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Enclosed body of a temple (as distinct from the portico), in which the image of the deity was housed. In early Greek and Roman architecture it was usually rectangular, with an entrance at one end; the side walls were often extended to form a porch. In larger temples the cella was sometimes open to the sky. In the Byzantine architectural tradition, the naos is the area of a central-plan church where the liturgy is performed.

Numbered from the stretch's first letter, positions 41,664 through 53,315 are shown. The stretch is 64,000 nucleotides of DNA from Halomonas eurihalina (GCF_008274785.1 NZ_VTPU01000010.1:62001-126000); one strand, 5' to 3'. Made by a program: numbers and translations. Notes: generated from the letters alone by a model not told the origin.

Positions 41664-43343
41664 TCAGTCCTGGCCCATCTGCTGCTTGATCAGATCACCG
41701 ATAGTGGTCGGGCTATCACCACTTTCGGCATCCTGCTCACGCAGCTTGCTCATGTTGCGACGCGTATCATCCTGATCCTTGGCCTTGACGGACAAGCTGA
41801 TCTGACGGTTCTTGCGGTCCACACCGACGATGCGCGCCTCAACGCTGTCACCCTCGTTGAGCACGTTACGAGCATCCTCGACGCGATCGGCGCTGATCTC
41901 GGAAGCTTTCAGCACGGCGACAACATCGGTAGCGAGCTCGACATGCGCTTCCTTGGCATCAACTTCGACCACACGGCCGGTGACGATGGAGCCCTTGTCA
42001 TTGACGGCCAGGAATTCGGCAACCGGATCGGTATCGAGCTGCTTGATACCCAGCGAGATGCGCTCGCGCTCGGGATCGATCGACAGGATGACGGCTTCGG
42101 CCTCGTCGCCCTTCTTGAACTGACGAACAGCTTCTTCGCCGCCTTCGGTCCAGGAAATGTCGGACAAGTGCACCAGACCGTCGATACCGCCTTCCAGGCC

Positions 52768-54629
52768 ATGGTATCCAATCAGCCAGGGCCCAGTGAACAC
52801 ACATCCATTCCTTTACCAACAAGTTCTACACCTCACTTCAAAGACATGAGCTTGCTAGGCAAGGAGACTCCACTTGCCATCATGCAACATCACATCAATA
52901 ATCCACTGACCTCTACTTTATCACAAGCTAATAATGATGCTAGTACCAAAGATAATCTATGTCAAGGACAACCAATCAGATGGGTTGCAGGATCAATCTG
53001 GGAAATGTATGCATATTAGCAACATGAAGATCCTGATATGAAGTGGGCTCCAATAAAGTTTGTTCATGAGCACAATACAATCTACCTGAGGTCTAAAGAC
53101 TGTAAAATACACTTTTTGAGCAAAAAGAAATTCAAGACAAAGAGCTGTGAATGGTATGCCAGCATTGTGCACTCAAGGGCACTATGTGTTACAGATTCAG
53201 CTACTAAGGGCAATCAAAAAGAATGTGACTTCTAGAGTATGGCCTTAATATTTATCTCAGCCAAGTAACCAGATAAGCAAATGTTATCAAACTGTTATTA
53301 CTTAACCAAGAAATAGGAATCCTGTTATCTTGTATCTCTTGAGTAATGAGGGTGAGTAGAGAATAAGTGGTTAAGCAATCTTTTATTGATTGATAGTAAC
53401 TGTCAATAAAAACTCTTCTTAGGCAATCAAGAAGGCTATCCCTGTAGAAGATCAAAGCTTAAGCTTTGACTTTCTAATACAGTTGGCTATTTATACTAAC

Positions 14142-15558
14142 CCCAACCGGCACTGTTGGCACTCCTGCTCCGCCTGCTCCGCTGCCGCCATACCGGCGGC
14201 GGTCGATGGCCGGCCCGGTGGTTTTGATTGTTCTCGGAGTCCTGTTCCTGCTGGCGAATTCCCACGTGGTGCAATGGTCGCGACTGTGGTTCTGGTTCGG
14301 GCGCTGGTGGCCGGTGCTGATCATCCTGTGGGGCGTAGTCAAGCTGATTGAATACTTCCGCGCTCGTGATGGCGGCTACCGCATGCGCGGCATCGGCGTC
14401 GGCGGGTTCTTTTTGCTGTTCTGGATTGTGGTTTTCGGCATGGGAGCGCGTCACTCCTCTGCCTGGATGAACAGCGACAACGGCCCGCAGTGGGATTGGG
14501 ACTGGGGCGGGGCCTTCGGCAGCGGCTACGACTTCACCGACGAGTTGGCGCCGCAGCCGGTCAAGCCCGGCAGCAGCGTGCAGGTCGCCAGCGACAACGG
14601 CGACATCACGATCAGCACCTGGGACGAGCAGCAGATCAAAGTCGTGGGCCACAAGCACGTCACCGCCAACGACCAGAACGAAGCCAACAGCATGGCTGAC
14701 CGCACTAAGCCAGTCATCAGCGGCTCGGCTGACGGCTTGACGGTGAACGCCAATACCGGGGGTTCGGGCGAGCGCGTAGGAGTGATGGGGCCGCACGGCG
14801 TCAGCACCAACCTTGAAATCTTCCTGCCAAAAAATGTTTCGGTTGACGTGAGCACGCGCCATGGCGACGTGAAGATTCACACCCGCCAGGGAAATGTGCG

Variants of CELLA
cella or naos
This entry comes from Encyclopædia Britannica Concise. For the full entry on cella, visit Britannica.com.